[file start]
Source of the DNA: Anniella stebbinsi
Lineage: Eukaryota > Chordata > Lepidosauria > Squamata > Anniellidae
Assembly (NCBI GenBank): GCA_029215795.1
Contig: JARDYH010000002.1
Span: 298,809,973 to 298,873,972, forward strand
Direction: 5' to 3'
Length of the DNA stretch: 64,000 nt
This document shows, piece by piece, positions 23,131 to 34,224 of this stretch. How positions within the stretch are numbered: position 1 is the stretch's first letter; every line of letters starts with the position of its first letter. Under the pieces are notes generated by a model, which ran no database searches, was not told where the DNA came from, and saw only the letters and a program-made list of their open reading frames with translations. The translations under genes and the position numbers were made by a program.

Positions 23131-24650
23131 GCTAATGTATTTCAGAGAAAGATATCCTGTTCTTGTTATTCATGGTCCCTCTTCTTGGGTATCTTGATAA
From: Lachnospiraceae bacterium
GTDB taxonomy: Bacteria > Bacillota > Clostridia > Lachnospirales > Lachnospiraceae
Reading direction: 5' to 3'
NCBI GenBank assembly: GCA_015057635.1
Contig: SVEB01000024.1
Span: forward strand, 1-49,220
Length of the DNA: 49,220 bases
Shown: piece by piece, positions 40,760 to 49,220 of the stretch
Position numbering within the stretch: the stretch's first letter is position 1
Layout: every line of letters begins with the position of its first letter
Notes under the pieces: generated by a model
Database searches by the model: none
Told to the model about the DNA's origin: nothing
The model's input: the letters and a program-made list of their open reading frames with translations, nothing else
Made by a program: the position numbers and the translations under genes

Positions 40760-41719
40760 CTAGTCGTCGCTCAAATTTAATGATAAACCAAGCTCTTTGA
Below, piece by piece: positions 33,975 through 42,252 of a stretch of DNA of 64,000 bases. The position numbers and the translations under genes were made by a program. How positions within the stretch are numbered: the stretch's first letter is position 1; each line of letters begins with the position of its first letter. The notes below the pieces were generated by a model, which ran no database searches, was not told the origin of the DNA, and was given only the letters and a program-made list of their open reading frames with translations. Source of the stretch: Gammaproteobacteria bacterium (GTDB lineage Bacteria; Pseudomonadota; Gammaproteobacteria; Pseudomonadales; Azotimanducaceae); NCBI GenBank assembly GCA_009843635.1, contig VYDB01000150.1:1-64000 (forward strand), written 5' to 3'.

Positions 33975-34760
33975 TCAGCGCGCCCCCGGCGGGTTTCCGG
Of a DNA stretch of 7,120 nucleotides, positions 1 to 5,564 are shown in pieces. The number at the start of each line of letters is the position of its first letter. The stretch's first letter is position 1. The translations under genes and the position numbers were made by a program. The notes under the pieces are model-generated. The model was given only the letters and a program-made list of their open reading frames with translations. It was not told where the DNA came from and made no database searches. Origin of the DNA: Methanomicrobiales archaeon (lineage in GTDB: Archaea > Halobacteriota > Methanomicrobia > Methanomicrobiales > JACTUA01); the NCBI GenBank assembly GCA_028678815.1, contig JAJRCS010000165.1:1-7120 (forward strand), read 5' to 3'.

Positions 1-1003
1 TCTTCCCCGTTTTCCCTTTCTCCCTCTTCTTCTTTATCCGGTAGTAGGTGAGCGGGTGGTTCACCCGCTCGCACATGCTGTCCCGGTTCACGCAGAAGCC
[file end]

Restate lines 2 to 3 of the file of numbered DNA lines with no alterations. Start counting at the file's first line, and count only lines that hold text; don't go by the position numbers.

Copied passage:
Lineage: Eukaryota > Chordata > Lepidosauria > Squamata > Anniellidae
Assembly (NCBI GenBank): GCA_029215795.1